Super Tuesday and California's super strength
Suzanne Deffree - February 5, 2008
Welcome to Super Tuesday. At the end of the day, we should have a good idea of who’ll be running for president in November and while it’s not as apparent as it could be, tech voters will have a heavy hand in today’s outcome.
Polls this week show the Democratic race narrowing into a tense neck-and-neck struggle between Senators Hillary Clinton and Barack Obama, both bidding for history, as the first woman or African-American presidential nominee.
And while Senator John McCain holds substantial lead over his closest rival Mitt Romney and former Arkansas governor Mike Huckabee, a lesser challenger at this point, the game’s not won yet.
This year, Super Tuesday is being referred to as “Tsunami Tuesday” by some, because the number of states scheduled to hold primaries or caucuses has tripled from February 2007 to today’s 24.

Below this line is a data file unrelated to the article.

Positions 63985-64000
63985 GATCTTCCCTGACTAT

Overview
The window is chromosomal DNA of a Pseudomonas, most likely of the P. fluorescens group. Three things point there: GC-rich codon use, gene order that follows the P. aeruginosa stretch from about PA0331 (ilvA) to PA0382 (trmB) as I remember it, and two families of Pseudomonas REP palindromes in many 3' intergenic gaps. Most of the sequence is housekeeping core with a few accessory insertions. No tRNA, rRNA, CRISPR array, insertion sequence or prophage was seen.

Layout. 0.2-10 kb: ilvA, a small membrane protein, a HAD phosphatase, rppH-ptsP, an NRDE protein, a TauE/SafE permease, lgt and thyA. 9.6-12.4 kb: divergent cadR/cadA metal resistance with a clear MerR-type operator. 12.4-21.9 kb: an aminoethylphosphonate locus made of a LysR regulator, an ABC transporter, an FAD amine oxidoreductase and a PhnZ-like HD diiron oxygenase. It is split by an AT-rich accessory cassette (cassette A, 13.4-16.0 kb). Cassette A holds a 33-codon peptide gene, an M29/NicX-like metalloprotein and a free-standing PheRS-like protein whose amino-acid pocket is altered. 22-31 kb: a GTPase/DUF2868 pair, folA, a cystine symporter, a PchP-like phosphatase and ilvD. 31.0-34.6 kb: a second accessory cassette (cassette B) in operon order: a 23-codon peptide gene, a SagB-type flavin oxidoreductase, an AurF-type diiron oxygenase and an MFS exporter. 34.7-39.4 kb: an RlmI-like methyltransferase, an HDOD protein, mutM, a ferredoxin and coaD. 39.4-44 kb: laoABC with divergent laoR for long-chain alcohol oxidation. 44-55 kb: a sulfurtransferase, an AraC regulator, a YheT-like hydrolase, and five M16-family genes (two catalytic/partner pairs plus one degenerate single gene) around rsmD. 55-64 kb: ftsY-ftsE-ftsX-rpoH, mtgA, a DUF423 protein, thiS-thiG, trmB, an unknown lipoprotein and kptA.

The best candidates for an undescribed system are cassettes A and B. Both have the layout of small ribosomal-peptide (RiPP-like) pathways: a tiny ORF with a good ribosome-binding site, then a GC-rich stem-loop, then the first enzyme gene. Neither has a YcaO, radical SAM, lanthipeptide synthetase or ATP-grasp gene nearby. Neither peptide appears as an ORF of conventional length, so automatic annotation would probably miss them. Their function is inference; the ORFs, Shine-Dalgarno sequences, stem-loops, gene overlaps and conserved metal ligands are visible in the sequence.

The states, holding 52 percent of all pledged Democratic Party delegates and 41 percent of the total Republican Party delegates within them, account for more than half the delegates at party conventions in August and September, which formally appoint nominees for the presidential election in November. And there’s a battle brewing for the biggest Super Tuesday prize, California, especially on the democrat side.
The state, with 370 pledged delegates, is of tremendous importance in what’s playing out to be one of the most intense primary elections in recent history. The state also is home to some of this country’s most tech-minded people (not to mention great percentage of EDN’s readers). New York, home to IBM and its growing upstate tech valley, is also at stake today, as are Arizona, Illinois, and Massachusetts, to name just a few.
With so many tech-related issues at question in the 2008 presidential election — immigration and H1B visas, the digital divide, mobile spectrum auctions and rules, technology education, environmental legislation, China’s growing role in global commerce, Internet taxes, IP rights and counterfeiting, and renewable energy, to name a few — how are you voting today? And how do these issues weigh with you as compared to, say, the war or the economy?
Voice your thoughts on the candidates, the issues, and Super Tuesday below.
–Suzanne Deffree, Managing Editor, News